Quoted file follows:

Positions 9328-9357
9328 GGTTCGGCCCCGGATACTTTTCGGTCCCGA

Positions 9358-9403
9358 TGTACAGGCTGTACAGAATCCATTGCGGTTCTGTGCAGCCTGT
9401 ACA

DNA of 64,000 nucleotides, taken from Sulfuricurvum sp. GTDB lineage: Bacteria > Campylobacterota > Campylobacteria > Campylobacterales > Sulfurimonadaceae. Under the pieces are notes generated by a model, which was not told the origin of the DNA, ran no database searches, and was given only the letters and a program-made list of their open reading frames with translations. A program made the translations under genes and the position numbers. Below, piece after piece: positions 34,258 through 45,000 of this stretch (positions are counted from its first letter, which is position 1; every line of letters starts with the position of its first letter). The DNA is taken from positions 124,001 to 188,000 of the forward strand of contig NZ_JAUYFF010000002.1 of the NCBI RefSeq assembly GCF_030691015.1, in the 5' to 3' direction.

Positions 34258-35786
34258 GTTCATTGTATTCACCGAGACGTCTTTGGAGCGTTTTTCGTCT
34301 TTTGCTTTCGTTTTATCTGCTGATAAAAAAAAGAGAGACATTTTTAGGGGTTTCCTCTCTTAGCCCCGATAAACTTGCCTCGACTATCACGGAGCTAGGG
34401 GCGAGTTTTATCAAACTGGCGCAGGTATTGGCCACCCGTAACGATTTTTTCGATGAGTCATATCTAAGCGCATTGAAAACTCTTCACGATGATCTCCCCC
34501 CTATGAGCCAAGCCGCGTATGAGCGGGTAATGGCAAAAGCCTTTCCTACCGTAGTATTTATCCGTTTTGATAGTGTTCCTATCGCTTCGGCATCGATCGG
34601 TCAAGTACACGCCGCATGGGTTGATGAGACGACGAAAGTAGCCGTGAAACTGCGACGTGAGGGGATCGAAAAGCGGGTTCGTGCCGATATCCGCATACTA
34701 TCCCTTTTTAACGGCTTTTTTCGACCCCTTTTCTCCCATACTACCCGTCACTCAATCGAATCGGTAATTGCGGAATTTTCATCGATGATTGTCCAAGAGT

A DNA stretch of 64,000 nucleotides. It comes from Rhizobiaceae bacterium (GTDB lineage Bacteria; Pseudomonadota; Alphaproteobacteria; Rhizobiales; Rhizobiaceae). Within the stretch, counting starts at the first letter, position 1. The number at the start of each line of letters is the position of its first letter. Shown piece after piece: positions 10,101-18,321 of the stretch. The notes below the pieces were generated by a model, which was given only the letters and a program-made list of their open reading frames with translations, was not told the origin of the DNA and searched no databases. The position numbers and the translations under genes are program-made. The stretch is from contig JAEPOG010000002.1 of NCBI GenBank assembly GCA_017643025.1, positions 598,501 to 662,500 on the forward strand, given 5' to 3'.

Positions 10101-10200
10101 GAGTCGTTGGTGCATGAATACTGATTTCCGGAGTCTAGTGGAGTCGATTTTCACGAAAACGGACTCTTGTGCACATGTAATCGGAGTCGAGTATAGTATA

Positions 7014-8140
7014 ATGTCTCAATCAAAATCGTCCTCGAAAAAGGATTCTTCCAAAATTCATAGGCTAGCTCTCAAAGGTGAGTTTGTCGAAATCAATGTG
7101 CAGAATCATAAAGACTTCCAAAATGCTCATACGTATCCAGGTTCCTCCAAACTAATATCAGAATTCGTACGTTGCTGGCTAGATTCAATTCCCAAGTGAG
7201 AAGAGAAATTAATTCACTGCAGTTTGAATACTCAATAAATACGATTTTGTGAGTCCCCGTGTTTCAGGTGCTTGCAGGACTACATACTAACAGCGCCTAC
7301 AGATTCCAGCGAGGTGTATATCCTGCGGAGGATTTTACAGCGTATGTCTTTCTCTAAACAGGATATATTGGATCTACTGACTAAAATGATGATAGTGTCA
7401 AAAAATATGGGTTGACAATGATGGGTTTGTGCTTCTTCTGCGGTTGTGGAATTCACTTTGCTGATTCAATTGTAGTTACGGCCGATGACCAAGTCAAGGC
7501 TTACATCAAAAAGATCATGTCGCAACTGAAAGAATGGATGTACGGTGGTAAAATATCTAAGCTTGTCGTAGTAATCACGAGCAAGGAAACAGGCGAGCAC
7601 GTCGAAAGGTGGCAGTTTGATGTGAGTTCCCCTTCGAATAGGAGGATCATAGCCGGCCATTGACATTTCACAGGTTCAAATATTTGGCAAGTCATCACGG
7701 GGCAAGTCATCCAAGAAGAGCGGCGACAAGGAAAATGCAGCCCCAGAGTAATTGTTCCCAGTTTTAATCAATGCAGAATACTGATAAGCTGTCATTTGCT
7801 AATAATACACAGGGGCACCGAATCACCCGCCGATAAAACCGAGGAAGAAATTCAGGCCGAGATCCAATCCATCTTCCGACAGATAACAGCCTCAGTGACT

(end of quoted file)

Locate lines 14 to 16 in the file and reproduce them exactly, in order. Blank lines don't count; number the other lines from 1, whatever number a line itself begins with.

A DNA stretch of 64,000 nucleotides. It comes from Rhizobiaceae bacterium (GTDB lineage Bacteria; Pseudomonadota; Alphaproteobacteria; Rhizobiales; Rhizobiaceae). Within the stretch, counting starts at the first letter, position 1. The number at the start of each line of letters is the position of its first letter. Shown piece after piece: positions 10,101-18,321 of the stretch. The notes below the pieces were generated by a model, which was given only the letters and a program-made list of their open reading frames with translations, was not told the origin of the DNA and searched no databases. The position numbers and the translations under genes are program-made. The stretch is from contig JAEPOG010000002.1 of NCBI GenBank assembly GCA_017643025.1, positions 598,501 to 662,500 on the forward strand, given 5' to 3'.

Positions 10101-10200
10101 GAGTCGTTGGTGCATGAATACTGATTTCCGGAGTCTAGTGGAGTCGATTTTCACGAAAACGGACTCTTGTGCACATGTAATCGGAGTCGAGTATAGTATA